WASHINGTON DC, United States (Kurdistan 24) – John Bolton will replace Gen. H.R. McMaster as White House National Security Adviser, starting on April 9.
President Donald Trump announced the appointment on Thursday afternoon in his favorite venue: Twitter.
Bolton supported the Kurdistan independence referendum last September. “I think the Kurdish people have been without a voice for far too long,” he told Kurdistan 24 shortly before that vote.
“If their decision is to seek independence for [the Kurdistan Region], I think the United States should recognize it.”
Bolton is known as an outspoken conservative. He has a well-established track record of speaking his mind—unlike many figures in Washington who hesitate to take positions that differ significantly from those around them.
In that respect, it is easy to see how Trump would find Bolton a congenial figure.
Bolton’s unambiguous support for Kurdish independence is one example of his bold thinking and readiness to express it.
Similarly, Bolton has argued that Iraq is essentially a failed state, and the US needs to acknowledge that.
“I don’t think that the old Iraq that we knew is ever coming back,” he told Kurdistan 24, as he spoke about the independence referendum. “I think the sooner we understand that, the better.”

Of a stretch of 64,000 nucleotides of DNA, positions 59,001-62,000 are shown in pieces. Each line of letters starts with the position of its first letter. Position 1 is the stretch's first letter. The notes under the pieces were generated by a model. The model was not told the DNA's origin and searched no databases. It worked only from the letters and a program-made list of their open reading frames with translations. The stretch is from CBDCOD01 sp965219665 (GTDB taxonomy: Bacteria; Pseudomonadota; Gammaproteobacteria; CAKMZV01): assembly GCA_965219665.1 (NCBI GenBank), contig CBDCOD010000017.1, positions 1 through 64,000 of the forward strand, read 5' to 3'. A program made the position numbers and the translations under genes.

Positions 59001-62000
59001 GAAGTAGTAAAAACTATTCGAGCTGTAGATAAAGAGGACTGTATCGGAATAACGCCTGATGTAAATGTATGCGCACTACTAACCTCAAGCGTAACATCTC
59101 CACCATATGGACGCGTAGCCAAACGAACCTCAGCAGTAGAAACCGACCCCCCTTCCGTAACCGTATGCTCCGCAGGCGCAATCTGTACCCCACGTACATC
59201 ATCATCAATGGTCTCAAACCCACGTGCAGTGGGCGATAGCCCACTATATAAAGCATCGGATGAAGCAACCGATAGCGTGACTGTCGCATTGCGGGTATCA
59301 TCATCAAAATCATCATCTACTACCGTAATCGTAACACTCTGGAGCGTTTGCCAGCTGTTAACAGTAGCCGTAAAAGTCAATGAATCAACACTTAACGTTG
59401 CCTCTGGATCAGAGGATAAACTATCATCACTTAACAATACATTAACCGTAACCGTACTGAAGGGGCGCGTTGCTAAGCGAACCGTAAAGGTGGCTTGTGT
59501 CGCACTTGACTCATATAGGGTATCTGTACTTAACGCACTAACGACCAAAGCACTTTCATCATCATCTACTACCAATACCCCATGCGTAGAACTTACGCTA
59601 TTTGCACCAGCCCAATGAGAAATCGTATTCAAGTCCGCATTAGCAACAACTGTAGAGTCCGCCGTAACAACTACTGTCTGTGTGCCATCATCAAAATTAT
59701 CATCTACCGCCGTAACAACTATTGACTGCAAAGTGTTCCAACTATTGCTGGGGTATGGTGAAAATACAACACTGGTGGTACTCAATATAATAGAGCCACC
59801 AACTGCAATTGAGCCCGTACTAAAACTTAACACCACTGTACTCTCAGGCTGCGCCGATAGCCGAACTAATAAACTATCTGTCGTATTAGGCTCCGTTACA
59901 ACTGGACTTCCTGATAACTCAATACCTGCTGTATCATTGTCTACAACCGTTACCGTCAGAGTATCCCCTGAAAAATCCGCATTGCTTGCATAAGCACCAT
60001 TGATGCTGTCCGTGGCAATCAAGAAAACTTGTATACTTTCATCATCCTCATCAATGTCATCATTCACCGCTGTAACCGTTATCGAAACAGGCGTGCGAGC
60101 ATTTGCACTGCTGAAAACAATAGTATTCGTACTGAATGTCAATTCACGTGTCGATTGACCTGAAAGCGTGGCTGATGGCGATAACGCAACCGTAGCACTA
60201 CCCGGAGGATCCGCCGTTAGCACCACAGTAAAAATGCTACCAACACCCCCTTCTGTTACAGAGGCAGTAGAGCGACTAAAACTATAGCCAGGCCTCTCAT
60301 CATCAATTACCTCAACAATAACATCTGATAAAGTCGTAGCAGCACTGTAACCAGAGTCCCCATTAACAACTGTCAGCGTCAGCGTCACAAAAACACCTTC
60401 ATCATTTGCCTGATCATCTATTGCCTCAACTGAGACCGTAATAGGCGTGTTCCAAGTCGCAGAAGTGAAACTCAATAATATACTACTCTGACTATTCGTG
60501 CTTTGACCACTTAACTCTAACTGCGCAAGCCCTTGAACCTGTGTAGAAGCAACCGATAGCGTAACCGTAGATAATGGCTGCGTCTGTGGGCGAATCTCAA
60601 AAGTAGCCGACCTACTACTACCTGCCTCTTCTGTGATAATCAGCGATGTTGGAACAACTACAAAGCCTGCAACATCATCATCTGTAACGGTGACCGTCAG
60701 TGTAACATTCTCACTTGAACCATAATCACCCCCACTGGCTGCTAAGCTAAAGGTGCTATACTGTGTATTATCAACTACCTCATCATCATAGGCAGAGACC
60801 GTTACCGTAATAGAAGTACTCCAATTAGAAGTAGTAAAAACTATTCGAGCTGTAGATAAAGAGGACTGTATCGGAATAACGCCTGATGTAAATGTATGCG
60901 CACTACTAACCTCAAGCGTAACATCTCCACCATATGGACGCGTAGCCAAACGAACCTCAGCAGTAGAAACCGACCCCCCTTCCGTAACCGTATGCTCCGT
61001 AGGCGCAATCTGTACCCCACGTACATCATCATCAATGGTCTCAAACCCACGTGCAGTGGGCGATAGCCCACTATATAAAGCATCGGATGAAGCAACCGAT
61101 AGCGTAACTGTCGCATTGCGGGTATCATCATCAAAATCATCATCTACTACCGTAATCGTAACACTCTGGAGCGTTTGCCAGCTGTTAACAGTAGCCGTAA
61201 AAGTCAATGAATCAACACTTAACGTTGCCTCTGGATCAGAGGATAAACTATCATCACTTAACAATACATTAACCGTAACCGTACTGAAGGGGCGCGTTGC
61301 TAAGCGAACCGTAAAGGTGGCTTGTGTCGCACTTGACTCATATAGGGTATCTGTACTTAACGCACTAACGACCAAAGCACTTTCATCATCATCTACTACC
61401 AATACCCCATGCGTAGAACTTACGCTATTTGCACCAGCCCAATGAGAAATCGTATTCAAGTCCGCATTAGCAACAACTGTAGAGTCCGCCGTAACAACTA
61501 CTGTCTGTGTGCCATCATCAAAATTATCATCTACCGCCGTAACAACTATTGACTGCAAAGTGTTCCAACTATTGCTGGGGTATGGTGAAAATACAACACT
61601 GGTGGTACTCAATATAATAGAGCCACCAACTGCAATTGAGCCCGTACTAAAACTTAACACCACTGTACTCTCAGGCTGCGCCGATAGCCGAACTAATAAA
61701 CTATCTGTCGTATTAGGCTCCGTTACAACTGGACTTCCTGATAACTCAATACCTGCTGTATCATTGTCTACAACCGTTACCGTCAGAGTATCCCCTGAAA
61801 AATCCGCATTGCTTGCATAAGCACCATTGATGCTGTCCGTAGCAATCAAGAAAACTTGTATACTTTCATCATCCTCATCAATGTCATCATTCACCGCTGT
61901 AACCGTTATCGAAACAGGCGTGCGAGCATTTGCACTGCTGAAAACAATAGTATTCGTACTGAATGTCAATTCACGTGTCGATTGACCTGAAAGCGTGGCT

Until now, US policy has been to support “one-Iraq.” That has meant favoring Baghdad over Erbil and supporting Baghdad, as it seeks to impose greater control over the Kurdistan Region.
Most controversially, it meant turning a blind eye when Iraqi forces, supported by Iranian-backed militias, attacked Kirkuk on Oct. 16 in a military operation engineered by Qassim Soleimani, head of the Quds Forces of Iran’s Islamic Revolutionary Guard.
Bolton, speaking on Fox News the next day, criticized US inaction. He characterized the assault as “the Iran-dominated government in Baghdad, along with their regular forces and Shia militias, attacking our allies, the Kurds.”
“We were not paying attention,” although Soleimani was in Kirkuk, “directing everything,” Bolton complained.
“We didn’t do enough,” he continued, suggesting that the US should provide the Peshmerga with more and heavier weapons.
Bolton is a hawk on Iran, “a threat to everybody in the region, even those who think they’re Iran’s friends,” as he described the country to Kurdistan 24.
He strongly opposes the Iranian nuclear deal, known as the JCPOA (Joint Comprehensive Plan of Action). When Congress approved the JCPOA, it required the president to certify every 90 days that Iran complied with the agreement.
Trump has not certified the JCPOA since October. However, that did not change the status of US sanctions on Iran, because Trump did not act to re-impose them. Thus, the sanctions remain suspended.
Bolton’s appointment increases the chances that with the next JCPOA review, the Trump administration might re-impose them.
Bolton was a senior diplomat under President George W. Bush. He first served as Undersecretary of State for Arms Control and International Security and then as America’s UN ambassador.
A life-long Republican, Bolton studied at Yale University, where he received a bachelor’s degree and then obtained his law degree there too.
Editing by Karzan Sulaivany